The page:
Early childhood places as democratic spaces 2

Continuing on from the last blog, I just want to cite (a small portion of) what Moss says about what is needed for creating democratic spaces:

“The choices made at each level should be democratic, the consequence of democratic political practice. But each level should also support democratic practice at more local levels, ensuring those more local levels have important decisions to make and are supported in so doing—in other words, creating ‘democratic space’ and conditions for active democratic practice. / What is the democratic space at national or federal level? What democratic choices should be made there? The task here is to provide a national framework of entitlements, expectations and values that express democratically agreed national objectives and beliefs; and to provide the material conditions to make these a reality and to enable other levels to implement them and to practice democracy. This framework needs to be both clear and strong, without smothering regional or local diversity. To take some examples, it means: a clear entitlement to access to services for children as citizens (in my view from 12 months of age), together with a funding system that enables all children to exercise their entitlement; a clear statement that early childhood services are a public good and responsibility, not a private commodity; a framework curriculum that defines broad values and goals but allows local interpretation; a fully integrated early childhood policy, the responsibility of one government department; a well educated and well paid workforce for all young children (at least half of whom are graduates); and active policies to reduce poverty and inequality.” (9)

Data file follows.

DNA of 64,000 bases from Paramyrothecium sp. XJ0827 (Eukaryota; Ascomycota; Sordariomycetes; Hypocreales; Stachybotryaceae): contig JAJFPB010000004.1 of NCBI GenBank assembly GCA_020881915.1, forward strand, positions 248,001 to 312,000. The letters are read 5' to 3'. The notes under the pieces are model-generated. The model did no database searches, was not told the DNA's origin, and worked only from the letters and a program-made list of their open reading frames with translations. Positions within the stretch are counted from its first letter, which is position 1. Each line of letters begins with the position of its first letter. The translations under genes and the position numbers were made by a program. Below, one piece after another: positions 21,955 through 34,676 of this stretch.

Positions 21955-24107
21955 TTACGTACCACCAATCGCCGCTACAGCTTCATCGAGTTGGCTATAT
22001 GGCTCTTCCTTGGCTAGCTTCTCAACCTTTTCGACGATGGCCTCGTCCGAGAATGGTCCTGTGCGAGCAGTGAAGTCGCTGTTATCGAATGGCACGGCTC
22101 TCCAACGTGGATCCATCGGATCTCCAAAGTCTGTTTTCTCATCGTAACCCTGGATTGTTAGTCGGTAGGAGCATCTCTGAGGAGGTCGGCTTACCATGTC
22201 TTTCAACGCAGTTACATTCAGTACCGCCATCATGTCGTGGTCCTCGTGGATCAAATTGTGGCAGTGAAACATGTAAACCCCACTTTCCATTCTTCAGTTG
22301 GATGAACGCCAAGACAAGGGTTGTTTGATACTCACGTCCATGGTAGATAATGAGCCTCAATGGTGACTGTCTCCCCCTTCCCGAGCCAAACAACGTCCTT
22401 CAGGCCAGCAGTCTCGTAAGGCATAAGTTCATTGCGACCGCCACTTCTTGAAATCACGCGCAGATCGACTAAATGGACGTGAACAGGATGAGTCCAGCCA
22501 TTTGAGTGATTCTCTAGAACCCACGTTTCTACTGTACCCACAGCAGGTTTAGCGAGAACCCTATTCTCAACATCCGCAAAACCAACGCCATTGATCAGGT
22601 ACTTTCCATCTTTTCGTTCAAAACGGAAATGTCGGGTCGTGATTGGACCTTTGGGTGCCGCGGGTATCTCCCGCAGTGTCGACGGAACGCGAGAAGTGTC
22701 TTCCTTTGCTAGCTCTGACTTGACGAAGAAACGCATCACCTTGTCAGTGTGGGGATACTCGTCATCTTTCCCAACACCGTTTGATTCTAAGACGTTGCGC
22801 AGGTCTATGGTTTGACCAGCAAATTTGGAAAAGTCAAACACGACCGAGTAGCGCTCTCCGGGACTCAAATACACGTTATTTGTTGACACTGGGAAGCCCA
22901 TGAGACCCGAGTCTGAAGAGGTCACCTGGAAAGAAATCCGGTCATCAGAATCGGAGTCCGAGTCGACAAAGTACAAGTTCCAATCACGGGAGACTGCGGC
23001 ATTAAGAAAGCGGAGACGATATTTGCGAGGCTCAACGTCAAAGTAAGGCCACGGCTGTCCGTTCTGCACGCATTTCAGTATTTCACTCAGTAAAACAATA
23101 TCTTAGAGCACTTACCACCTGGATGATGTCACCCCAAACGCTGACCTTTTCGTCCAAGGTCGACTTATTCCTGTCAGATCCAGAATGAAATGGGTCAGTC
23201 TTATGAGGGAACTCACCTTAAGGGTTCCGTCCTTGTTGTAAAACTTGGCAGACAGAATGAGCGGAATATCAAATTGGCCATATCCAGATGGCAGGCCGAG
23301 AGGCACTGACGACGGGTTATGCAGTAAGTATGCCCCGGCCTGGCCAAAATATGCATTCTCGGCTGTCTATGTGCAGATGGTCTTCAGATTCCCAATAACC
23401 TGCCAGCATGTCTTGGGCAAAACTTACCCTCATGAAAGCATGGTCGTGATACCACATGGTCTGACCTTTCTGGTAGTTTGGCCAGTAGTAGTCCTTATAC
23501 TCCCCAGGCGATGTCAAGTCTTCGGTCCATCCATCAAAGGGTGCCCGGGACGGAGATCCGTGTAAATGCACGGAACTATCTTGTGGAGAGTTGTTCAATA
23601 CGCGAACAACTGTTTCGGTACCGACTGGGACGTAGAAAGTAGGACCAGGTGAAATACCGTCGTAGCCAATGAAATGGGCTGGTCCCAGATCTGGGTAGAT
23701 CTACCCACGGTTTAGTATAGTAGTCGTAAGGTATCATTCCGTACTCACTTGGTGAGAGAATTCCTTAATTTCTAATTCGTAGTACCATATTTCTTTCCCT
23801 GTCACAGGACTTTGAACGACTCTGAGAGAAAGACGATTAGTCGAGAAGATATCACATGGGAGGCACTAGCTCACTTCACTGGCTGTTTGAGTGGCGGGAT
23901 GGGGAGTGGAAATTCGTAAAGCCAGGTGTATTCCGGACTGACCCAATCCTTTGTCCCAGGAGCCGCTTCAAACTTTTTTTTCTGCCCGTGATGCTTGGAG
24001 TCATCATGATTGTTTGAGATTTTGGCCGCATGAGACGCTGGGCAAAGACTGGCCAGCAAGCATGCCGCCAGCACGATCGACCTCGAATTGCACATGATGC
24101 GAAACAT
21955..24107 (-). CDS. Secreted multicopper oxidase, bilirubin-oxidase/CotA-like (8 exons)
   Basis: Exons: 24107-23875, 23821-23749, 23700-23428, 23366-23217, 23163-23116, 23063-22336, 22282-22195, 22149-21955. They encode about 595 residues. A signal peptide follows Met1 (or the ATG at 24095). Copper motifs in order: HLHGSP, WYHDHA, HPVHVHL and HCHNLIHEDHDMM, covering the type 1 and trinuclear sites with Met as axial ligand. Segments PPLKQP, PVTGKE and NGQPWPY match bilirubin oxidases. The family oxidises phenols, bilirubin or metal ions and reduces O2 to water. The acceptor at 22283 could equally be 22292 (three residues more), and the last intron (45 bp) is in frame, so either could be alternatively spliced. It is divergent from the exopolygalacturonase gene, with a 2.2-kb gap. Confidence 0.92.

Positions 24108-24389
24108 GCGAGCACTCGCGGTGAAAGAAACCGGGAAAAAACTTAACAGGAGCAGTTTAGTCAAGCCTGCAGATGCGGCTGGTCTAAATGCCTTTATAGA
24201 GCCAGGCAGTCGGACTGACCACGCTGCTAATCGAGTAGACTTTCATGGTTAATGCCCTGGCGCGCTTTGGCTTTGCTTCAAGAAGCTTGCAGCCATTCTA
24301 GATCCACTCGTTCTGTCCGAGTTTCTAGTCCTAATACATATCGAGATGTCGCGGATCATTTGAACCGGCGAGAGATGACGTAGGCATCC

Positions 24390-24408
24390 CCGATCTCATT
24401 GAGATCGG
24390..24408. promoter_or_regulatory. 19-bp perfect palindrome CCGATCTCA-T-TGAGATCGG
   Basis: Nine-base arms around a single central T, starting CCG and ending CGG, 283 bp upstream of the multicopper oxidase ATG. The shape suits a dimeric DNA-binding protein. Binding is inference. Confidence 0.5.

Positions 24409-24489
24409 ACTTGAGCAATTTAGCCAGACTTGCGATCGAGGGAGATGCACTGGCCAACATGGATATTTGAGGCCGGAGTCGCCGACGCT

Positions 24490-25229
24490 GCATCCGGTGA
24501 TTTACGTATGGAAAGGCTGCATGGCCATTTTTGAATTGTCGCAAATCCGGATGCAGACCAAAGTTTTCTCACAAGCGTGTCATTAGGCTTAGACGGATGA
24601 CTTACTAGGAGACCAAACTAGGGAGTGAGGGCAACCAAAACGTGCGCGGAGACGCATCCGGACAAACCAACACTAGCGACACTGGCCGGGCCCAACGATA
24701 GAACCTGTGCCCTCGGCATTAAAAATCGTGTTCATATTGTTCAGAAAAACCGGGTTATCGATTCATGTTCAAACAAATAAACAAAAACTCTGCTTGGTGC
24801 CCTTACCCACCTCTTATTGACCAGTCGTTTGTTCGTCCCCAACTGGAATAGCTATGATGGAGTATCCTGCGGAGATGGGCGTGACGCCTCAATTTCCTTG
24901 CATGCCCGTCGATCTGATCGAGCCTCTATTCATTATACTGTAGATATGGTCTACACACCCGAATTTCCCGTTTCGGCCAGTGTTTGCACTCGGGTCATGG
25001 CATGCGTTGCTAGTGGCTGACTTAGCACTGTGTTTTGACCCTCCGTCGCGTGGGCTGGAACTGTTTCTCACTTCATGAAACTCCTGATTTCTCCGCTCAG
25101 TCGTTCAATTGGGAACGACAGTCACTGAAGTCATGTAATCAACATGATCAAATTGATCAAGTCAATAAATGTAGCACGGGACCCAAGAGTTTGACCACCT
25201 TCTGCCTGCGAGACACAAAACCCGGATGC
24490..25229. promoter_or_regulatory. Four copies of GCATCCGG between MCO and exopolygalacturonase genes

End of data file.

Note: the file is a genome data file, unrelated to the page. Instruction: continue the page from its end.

Moss, Peter (2007) ‘Bringing politics into the nursery: early childhood education as a democratic practice’ European Early Childhood Education Research Journal 15(1), 5-20


About backyardbooks

This blog is a kind of electronic storage locker for ideas and quotes that inform my research... literary research into fiction for young adults (with a special focus on New Zealand fiction). Kiwis are producing amazing literature for younger readers, but it isn't getting the academic appreciation it deserves. I hope readers of this blog can make use of the material I gather and share by way of promoting our fiction. Cheers!
This entry was posted in Education in poverty, The Educational Debates and tagged . Bookmark the permalink.

One Response to Early childhood places as democratic spaces 2

  1. Jamie Holts says:

    A friend of mine just emailed me one of your articles from a while back. I read that one a few more. Really enjoy your blog. Thanks

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